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You certainly have to like Serena's chances in Melbourne, even though the rugged field includes reigning two-time champion Jennifer Capriati, her powerful sister Venus, rising stars Kim Clijsters, Justine Henin-Hardenne and Daniela Hantuchova, and former champion Lindsay Davenport.
On the men's side, the high-flying Hewitt will look to add Aussie Open hardware to his ever-expanding trophy case. The young star captured the U.S. Open in 2001; secured his first Wimbledon championship last summer; and has corralled the last two Tennis Masters Cups. In all fairness to Hewitt, he was not at full strength at last year's Aussie Open as he was still recovering from a bout with the chicken pox and subsequently lost to unheralded Spaniard Alberto Martin in the first round.
Hewitt will have to face some serious competition in Melbourne, including 2002 Aussie Open runner-up Marat Safin; 2002 French Open runner-up Juan Carlos Ferrero; and the legendary Andre Agassi, a three-time Aussie Open champion. Hewitt will have more than three key rivals, however, as I also believe that Carlos Moya, Roger Federer, Jiri Novak, Andy Roddick, Fernando Gonzalez and red-hot Thai Paradorn Srichaphan will have something to say about who'll reign supreme at the year's first Slam.
Serena's competition will not be quite as steep, with (in my opinion) only six other women having a real shot Down Under (and I've already mentioned them in this article). Whereas in the men's draw, I believe any one of 10 studs can hoist the trophy.
Some key participants will be missing from this year's Open, including reigning champion Thomas Johansson and surprise U.S. Open titlist Pete Sampras. Johansson, who shocked the mighty Safin in last year's Melbourne final, is currently nursing a knee injury, while Sampras, a two-time Aussie Open winner and 14-time major victor, just recently decided to return to the ATP this season, but stated that he would not do so until next month.
The surprising Johansson titled last year as a 16th seed, shocking Safin in four sets in a disappointing final.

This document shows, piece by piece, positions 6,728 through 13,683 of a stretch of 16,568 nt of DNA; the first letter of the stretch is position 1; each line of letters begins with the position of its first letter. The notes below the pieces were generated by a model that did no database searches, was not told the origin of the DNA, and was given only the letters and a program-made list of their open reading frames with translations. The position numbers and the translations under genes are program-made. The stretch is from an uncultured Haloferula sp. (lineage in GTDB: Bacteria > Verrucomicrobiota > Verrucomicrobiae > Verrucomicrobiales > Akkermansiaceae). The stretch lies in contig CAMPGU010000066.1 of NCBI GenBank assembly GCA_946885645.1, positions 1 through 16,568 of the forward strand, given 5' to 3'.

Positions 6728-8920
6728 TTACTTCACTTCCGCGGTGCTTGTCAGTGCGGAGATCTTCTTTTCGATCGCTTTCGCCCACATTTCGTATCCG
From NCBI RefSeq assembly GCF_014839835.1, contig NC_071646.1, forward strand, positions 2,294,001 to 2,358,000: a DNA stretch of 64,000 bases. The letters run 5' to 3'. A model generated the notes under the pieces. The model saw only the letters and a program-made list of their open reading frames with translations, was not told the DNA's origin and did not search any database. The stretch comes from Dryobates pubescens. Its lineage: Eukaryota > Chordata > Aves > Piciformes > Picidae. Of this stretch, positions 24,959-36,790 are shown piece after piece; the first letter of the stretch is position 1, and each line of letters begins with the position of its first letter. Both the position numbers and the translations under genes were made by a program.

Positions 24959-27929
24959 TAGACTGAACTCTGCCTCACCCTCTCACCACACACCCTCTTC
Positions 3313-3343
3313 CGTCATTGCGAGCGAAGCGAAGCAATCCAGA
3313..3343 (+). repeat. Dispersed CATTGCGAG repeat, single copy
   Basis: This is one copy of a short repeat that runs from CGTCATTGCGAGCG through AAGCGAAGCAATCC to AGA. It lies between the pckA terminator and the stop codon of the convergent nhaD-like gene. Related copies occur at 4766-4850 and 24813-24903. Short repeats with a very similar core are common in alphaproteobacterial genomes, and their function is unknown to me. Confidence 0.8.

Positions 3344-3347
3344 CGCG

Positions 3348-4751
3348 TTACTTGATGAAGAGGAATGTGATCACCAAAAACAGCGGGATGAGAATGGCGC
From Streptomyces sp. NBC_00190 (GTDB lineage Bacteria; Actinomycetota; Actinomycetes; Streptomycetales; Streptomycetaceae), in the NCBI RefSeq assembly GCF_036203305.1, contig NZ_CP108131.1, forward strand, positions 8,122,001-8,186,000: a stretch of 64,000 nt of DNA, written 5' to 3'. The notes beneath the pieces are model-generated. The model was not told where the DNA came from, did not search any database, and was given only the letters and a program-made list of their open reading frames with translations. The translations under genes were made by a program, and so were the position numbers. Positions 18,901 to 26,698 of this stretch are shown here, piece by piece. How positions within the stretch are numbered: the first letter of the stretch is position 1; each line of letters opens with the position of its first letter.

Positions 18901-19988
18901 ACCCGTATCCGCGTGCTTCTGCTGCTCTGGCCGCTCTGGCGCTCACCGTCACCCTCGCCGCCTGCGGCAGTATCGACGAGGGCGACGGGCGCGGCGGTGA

The immensely-talented Tommy Haas and always-dangerous Tim Henman will also miss the fortnight, due to injuries, while some of the injured women who will not participate in Melbourne are rising French star Amelie Mauresmo and former world No. 1 Martina Hingis, who lost to Capriati in last year's marquee final despite winning the first set and holding a seemingly-commanding 4-0 lead in the second. Capriati, of course, roared back for an unbelievable three-set victory amid scorching heat inside "The Rod."
Hewitt will try to halt an Aussie losing skid, as a male host nation performer hasn't won the event since Mark Edmondson upset Hall-of-Famer John Newcombe in the 1976 all-Aussie final. The last Aussie female to capture the tournament was Chris O'Neil 25 years ago, and, at the time, O'Neil's victory gave Aussie women a seventh straight championship and a 10th title in 11 tries Down Under.
An Aussie woman will not stop that drought this year, with nary an Aussie in the ladies' top 45. And should Hewitt fail on the men's side, the hosts will have virtually no shot at the crown.
No, I did not forget about "dangerous" lefty Wayne Arthurs.
The incomparable Serena is seeking a fourth straight Slam title, a trick that hasn't been turned since the brilliant Steffi Graf nailed down four straight from 1993-94, culminating with the '94 Aussie Open. Graf captured five straight Slams at one point during her brilliant career, from 1988-89, culminating with the '89 Aussie Open. Graf (a.k.a. Mrs. Agassi) piled up an astounding 22 Grand Slam singles titles in all -- good for second all-time in the storied sport.
I'm gonna have to go out on a limb and pick Serena among the women, while my men's selection is (yet another surprise) Hewitt. How can you not pick these two? The hulking Serena boasts too much power and too many shots, while Hewitt's unmatched fitness (I hear ya Andre) and court coverage should carry him to his first title at Melbourne Park.
I really don't like Capriati's chances for a three-peat, if for no other reason because she hasn't won a tournament of any kind since overcoming Hingis (and the hell-like weather) at the '02 Aussie extravaganza. That's 12 months if you're counting at home. If Capriati does prevail, she'd become the first woman to win three straight there since Hingis from 1997-99.
A now-healthy Davenport could surprise on the ladies' side, while a resurgent Moya, a Melbourne runner-up in 1997, could sneak in among the men.
The lovely Anna Kournikova will be part of the draw, but outside of getting hearts to race, don't expect much from the snake-bitten Russian.
The Australian Open, arguably the players' favorite Slam, is a tremendous setting for the sport and boasts some of the world's most enthusiastic tennis fans. The vibe, unlike the one at Wimbledon, is relaxed, as tournament organizers truly roll out the welcome mat and encourage players to put their feet up and let their hair down.
The always-fan-friendly event never turns away a would-be fan, as anyone who shows up is a guaranteed admission to the grounds. That would help to explain how the tourney set a single-day Grand Slam attendance record of 56,667 last year.
Notes: There will be only four former Aussie Open champions on hand among the women (Capriati, Davenport, Seles, Pierce), and only two among the men (Agassi, Kafelnikov). An American has won the last three titles among the ladies (Capriati 2001-02; Davenport 2000), while the American Agassi will seek a third title in four years on his beloved Rebound Ace hardcourts.
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